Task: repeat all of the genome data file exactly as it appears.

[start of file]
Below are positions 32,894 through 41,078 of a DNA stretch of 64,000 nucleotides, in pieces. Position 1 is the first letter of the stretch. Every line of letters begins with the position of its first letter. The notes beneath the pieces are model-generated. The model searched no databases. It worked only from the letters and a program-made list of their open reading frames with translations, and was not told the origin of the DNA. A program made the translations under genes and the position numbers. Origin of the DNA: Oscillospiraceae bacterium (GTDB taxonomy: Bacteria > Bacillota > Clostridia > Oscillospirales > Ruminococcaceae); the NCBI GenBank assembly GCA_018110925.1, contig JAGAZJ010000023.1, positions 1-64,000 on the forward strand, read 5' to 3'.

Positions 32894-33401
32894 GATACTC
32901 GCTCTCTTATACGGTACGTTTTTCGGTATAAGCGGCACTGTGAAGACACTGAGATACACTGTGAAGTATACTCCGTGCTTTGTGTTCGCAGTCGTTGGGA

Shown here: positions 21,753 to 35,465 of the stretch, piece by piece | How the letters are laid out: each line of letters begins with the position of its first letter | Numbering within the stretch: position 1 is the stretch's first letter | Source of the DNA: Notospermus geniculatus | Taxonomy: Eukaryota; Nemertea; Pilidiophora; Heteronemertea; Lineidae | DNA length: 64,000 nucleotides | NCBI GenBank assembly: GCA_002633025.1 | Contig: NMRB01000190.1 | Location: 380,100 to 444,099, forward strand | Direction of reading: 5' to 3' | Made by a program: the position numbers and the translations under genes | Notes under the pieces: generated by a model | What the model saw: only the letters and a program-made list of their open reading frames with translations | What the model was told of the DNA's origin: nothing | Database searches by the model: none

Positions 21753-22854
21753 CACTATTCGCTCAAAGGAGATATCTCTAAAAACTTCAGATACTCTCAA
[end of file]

Below are positions 32,894 through 41,078 of a DNA stretch of 64,000 nucleotides, in pieces. Position 1 is the first letter of the stretch. Every line of letters begins with the position of its first letter. The notes beneath the pieces are model-generated. The model searched no databases. It worked only from the letters and a program-made list of their open reading frames with translations, and was not told the origin of the DNA. A program made the translations under genes and the position numbers. Origin of the DNA: Oscillospiraceae bacterium (GTDB taxonomy: Bacteria > Bacillota > Clostridia > Oscillospirales > Ruminococcaceae); the NCBI GenBank assembly GCA_018110925.1, contig JAGAZJ010000023.1, positions 1-64,000 on the forward strand, read 5' to 3'.

Positions 32894-33401
32894 GATACTC
32901 GCTCTCTTATACGGTACGTTTTTCGGTATAAGCGGCACTGTGAAGACACTGAGATACACTGTGAAGTATACTCCGTGCTTTGTGTTCGCAGTCGTTGGGA

Shown here: positions 21,753 to 35,465 of the stretch, piece by piece | How the letters are laid out: each line of letters begins with the position of its first letter | Numbering within the stretch: position 1 is the stretch's first letter | Source of the DNA: Notospermus geniculatus | Taxonomy: Eukaryota; Nemertea; Pilidiophora; Heteronemertea; Lineidae | DNA length: 64,000 nucleotides | NCBI GenBank assembly: GCA_002633025.1 | Contig: NMRB01000190.1 | Location: 380,100 to 444,099, forward strand | Direction of reading: 5' to 3' | Made by a program: the position numbers and the translations under genes | Notes under the pieces: generated by a model | What the model saw: only the letters and a program-made list of their open reading frames with translations | What the model was told of the DNA's origin: nothing | Database searches by the model: none

Positions 21753-22854
21753 CACTATTCGCTCAAAGGAGATATCTCTAAAAACTTCAGATACTCTCAA